Tag Archives: Commonwealth Scientific and Industrial Research Organisation

Reedy Lagoon and CSIRO eye alternative resource estimate methodology

Reedy Lagoon Corp says it is working with Australia’s Commonwealth Scientific and Industrial Research Organisation (CSIRO) to investigate and trial new ways to determine resource estimates that can rely more on geophysics than solely drill hole information.

The ASX-listed explorer has engaged with CSIRO to develop a method of determining magnetite resources using petrophysically-constrained magnetic modelling. The testbed for the research will be Reedy Lagoon’s Burracoppin iron project, in Western Australia, which, the company says, is progressing towards producing green high purity pig iron (HPPI).

The collaboration with CSIRO will use previously drilled core to determine the physical properties (eg magnetisation and density) of the Burracoppin magnetite deposit, and use those results to constrain a detailed 3D magnetic/density model of the mineralisation, Reedy Lagoon said.

Dr Jim Austin, CSIRO Project Leader and Petrophysics Expert, said: “Magnetite resources are unlike any other metal in that the quantity of the resource present (ie iron) has a linear relationship with both density and magnetisation. This means the total iron resource can theoretically be determined to relatively high precision using geophysical methods alone.”

The Burracoppin iron project is seeking to establish an indicated resource of 20-30 Mt of iron concentrate product within the Burracoppin magnetite deposit so that financial projections for the HPPI production can be determined. The deposit is currently identified in detailed airborne magnetic data and three drill holes.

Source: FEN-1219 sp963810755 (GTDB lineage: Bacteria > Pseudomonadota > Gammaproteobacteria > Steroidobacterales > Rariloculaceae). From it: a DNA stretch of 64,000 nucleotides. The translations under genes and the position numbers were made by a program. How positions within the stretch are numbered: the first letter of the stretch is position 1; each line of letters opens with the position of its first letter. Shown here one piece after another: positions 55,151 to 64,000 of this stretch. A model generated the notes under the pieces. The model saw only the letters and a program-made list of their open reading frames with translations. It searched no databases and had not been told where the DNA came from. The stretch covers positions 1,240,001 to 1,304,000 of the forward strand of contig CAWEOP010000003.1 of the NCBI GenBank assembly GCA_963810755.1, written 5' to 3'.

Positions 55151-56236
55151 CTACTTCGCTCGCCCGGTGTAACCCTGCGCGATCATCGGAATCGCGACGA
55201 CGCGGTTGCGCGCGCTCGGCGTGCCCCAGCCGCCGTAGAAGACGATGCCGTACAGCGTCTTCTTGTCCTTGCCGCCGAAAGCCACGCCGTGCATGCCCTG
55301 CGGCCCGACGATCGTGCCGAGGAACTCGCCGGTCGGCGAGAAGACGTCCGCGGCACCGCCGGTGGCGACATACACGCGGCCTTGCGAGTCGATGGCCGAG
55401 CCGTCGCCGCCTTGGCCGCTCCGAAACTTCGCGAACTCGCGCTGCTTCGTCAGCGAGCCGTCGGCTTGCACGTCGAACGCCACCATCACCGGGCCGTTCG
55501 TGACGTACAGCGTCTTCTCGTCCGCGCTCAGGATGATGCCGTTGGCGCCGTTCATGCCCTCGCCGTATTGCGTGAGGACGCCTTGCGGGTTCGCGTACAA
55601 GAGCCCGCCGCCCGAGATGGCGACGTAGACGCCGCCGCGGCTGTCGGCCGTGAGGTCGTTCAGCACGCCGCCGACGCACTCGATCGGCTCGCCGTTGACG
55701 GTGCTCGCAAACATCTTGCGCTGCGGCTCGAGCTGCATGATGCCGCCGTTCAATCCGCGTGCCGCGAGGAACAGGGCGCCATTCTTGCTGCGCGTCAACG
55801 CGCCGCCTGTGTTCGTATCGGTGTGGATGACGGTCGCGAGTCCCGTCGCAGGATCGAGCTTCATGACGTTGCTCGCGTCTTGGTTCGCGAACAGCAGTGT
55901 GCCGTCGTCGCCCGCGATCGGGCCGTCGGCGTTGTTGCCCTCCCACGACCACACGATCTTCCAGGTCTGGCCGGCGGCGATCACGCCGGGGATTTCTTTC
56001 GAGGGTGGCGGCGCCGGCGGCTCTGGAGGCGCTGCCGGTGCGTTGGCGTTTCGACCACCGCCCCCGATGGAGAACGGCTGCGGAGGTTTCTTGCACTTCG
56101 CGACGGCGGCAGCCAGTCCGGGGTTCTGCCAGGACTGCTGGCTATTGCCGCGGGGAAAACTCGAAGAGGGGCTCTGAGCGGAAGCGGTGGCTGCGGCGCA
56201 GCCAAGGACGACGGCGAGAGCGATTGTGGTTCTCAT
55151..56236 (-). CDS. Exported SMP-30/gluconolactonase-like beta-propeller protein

The planned resource definition work is focused in the region between the three drill holes where, as part of the work in establishing a mineral resource, an exploration target has been determined.

“If shown to be successful, the work with CSIRO may lead to a new method of estimating a resource to JORC standards with far less drilling than is currently required, saving much expense and reducing ground disturbance,” Reedy Lagoon said.

The project was made possible through CSIRO Kick-Start, an initiative that provides funding and support for innovative Australian start-ups and small businesses to access CSIRO’s research expertise and capabilities.

SensOre and CSIRO to clean up exploration datasets for AI algorithms

SensOre has commenced a joint project with the Commonwealth Scientific and Industrial Research Organisation (CSIRO) looking at automation and efficiency in big data cleaning and processing solutions for the mineral resource sector.

Access to high-quality datasets has, in the past, been an obstacle to applying cutting-edge predictive analytics to solve geoscience and mineral exploration problems, according to SensOre.

The joint project, which will confront this problem, will see several CSIRO data science experts embedded within SensOre over the next six months.

SensOre says it aims to become the top performing minerals targeting company in the world through the deployment of artificial intelligence and machine-learning technologies, specifically its Discriminant Predictive Targeting® workflow.